Social Justice begins in Early Childhood
August 6, 2021
Roma Lives Matter from the start
Over the last few weeks, we have witnessed a massive mobilization of the Roma minority in Europe standing against injustice and the devastating outcomes of antigypsyism. Recent events in the Czech Republic sadly show how the discrimination, social exclusion, and violence exercised by police against the Roma minority can lead to tragic circumstances in which human lives are at stake.
Such events should remind us that prejudices, discrimination, and the violent use of power often lead to devastating outcomes. There is no way to justify such actions. We must speak out and shed light on the presence of discrimination and antigypsyism in Europe. When a human life is lost, it is already too late.
Promoting values of democracy such as equality, equity, and inclusion and learning about social justice starts in the very early years of life. At their youngest age, children begin to make meaning of the diversity that exists around them and learn to appreciate it. The International Step by Step Association (ISSA) and the International Child Development Initiatives (ICDI) are calling on all European stakeholders to use the current momentum of outcry to start prioritizing the status of the Roma minority in Europe now, ensuring that the young generations will grow up in safe, just and nurturing societies, where every child will be able to develop to their unique potential in and with dignity. We cannot simply wait for change to happen; we must have responsive and sustainable mechanisms to fight antigypsyism, discrimination, and social exclusion in place.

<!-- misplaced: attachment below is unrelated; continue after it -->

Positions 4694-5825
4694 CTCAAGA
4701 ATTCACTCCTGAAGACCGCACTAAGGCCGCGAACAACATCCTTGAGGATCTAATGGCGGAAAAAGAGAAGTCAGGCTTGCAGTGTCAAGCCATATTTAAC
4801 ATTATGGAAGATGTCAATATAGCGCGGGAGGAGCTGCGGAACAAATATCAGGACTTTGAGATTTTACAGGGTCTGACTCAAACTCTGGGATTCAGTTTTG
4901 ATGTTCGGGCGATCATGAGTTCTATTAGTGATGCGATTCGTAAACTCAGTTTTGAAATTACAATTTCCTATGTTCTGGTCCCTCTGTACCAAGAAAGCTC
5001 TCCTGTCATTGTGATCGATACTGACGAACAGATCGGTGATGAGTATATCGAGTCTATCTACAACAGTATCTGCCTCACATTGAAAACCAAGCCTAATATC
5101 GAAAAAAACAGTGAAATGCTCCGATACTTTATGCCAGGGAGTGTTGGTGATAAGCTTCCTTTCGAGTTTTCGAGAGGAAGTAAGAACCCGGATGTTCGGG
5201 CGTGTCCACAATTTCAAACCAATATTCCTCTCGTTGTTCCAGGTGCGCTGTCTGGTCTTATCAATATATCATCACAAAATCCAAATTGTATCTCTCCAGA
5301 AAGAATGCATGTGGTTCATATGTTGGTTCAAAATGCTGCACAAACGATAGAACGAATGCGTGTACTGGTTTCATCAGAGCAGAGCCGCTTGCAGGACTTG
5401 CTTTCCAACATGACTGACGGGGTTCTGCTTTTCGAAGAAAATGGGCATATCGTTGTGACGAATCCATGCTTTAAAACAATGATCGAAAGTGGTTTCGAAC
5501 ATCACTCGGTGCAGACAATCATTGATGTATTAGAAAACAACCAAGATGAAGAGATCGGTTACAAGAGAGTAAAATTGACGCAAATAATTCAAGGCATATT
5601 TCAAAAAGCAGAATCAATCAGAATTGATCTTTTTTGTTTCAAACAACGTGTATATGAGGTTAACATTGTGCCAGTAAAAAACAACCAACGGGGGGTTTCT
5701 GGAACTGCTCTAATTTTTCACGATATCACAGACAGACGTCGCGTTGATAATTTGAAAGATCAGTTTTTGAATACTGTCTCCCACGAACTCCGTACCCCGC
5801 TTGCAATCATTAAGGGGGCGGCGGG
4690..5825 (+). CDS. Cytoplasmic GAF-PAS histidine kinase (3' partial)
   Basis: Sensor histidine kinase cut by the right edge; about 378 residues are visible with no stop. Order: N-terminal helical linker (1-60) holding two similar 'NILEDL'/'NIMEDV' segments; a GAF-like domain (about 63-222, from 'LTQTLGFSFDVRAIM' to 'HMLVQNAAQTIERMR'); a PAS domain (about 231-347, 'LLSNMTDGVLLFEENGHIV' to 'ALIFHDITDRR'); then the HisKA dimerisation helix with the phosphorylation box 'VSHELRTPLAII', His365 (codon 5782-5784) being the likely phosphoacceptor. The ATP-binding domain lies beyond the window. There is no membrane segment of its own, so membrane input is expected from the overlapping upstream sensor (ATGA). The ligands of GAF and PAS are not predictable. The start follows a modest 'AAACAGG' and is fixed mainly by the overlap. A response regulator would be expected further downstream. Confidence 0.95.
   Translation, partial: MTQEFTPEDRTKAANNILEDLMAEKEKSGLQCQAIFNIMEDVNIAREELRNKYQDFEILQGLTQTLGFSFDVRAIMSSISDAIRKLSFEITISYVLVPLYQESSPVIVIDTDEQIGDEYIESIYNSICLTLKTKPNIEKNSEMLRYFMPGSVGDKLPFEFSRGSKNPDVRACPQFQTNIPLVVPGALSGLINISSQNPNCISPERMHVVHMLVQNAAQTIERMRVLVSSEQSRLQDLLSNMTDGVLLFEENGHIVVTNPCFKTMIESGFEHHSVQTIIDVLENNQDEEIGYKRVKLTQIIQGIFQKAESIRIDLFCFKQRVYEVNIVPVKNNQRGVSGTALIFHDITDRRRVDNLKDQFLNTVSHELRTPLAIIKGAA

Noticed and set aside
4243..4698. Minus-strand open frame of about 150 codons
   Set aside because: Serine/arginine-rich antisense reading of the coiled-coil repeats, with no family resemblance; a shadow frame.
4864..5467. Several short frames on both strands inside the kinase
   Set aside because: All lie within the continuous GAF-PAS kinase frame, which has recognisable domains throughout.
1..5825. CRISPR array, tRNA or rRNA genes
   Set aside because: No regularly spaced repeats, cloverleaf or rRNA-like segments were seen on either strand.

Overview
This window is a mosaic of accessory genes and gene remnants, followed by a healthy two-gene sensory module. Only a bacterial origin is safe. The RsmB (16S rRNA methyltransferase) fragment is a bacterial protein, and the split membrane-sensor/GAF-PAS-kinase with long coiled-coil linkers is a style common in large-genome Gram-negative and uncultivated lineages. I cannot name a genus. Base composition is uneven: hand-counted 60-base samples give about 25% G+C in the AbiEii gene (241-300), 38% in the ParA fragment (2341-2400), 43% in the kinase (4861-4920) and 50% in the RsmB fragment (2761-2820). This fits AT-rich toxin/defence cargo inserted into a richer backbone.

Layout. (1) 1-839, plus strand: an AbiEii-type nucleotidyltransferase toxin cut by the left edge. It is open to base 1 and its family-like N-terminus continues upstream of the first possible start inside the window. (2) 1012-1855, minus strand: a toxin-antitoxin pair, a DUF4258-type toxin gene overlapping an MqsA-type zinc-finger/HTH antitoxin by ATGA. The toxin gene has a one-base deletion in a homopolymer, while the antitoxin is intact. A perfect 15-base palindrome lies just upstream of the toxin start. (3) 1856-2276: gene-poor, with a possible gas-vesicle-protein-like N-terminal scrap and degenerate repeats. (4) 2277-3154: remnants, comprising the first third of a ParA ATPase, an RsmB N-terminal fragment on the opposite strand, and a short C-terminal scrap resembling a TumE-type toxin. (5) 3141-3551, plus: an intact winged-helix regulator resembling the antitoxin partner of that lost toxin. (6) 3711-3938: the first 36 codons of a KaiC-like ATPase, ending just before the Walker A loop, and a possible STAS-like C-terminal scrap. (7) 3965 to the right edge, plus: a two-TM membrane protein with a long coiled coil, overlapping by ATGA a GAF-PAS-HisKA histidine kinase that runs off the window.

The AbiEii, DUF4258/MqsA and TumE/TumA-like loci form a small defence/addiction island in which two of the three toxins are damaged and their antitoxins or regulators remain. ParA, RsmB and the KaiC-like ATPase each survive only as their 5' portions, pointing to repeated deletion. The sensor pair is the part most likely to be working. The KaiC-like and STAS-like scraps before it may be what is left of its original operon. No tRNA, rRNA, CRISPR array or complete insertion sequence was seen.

Nurturing the European values of diversity should be at the heart of our work, no matter the field or the age. Setting an example for our younger generations is crucial. ISSA and ICDI continue to stay committed to promoting inclusive practices that are desperately needed, especially at times when incidences of discrimination are on the rise.
TOY for Inclusion
TOY for Inclusion aims to combat segregation, promote inclusion and improve the transition experience of vulnerable children to schools. The project is active in 15 municipalities in 8 EU countries and promotes inter-sectoral work, flexible solutions and contextualized responses to the specific needs of young children and their families. Integration and social cohesion are strengthened by bringing children and families from different backgrounds together, with a particular focus on Roma communities. They are brought together to play, meet and take part in creative and social activities in non-formal high quality inclusive educational spaces (Play Hubs).
This approach builds parenting skills and improves the co-operation between civil society and local agencies that are involved in promoting the well-being and education of young children. The approach also promotes the organization of intergenerational activities between older adults and young children.